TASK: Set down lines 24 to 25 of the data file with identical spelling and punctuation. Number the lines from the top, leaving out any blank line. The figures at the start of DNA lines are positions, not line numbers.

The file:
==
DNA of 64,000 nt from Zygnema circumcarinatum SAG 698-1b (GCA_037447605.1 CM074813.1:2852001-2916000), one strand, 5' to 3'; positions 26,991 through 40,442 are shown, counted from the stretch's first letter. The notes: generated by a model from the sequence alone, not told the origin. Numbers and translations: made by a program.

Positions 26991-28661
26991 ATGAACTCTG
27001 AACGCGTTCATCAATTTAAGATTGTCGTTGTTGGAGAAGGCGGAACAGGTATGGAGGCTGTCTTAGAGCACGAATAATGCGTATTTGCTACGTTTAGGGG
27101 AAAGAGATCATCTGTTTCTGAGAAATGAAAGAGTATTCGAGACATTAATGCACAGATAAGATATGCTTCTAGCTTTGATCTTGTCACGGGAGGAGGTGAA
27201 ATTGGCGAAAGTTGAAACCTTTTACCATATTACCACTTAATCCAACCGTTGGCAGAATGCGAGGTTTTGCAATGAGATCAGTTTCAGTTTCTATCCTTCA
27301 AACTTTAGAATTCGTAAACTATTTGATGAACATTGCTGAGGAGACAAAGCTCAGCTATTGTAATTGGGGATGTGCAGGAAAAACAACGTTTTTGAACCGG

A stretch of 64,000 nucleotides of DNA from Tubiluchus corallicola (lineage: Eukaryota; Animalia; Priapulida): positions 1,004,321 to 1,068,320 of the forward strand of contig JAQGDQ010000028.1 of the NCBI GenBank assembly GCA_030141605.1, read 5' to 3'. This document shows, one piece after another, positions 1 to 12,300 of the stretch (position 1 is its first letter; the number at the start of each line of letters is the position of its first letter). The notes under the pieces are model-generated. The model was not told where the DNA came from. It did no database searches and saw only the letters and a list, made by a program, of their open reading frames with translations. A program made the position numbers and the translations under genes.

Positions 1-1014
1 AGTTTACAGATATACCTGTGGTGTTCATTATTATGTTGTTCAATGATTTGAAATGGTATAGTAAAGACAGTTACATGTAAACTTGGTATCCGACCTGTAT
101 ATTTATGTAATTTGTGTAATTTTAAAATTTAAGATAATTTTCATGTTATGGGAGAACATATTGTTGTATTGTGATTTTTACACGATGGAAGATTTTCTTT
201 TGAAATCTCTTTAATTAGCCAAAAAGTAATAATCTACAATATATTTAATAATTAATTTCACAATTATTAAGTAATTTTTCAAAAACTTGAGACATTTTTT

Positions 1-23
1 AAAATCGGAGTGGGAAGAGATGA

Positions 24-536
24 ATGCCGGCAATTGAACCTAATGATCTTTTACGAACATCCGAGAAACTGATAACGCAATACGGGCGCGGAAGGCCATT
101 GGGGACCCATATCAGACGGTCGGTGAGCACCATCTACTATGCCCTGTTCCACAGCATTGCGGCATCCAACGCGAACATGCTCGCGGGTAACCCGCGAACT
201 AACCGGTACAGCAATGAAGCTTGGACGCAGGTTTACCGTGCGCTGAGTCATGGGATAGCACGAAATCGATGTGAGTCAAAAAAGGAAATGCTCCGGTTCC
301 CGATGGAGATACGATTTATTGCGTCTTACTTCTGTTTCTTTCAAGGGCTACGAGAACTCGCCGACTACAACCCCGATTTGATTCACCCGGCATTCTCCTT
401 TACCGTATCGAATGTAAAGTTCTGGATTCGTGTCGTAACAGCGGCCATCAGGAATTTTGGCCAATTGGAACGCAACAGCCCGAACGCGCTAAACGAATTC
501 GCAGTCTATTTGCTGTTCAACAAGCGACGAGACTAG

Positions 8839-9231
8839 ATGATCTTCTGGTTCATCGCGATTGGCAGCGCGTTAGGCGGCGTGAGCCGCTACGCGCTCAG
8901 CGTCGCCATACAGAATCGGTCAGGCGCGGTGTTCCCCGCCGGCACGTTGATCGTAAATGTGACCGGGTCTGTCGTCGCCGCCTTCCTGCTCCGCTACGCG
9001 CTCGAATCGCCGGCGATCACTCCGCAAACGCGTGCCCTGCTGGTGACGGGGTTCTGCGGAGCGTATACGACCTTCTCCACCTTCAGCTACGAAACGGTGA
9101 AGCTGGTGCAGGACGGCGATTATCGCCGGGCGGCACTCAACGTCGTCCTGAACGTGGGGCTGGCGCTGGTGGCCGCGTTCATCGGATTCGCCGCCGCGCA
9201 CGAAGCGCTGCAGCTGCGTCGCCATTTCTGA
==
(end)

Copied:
8901 CGTCGCCATACAGAATCGGTCAGGCGCGGTGTTCCCCGCCGGCACGTTGATCGTAAATGTGACCGGGTCTGTCGTCGCCGCCTTCCTGCTCCGCTACGCG
9001 CTCGAATCGCCGGCGATCACTCCGCAAACGCGTGCCCTGCTGGTGACGGGGTTCTGCGGAGCGTATACGACCTTCTCCACCTTCAGCTACGAAACGGTGA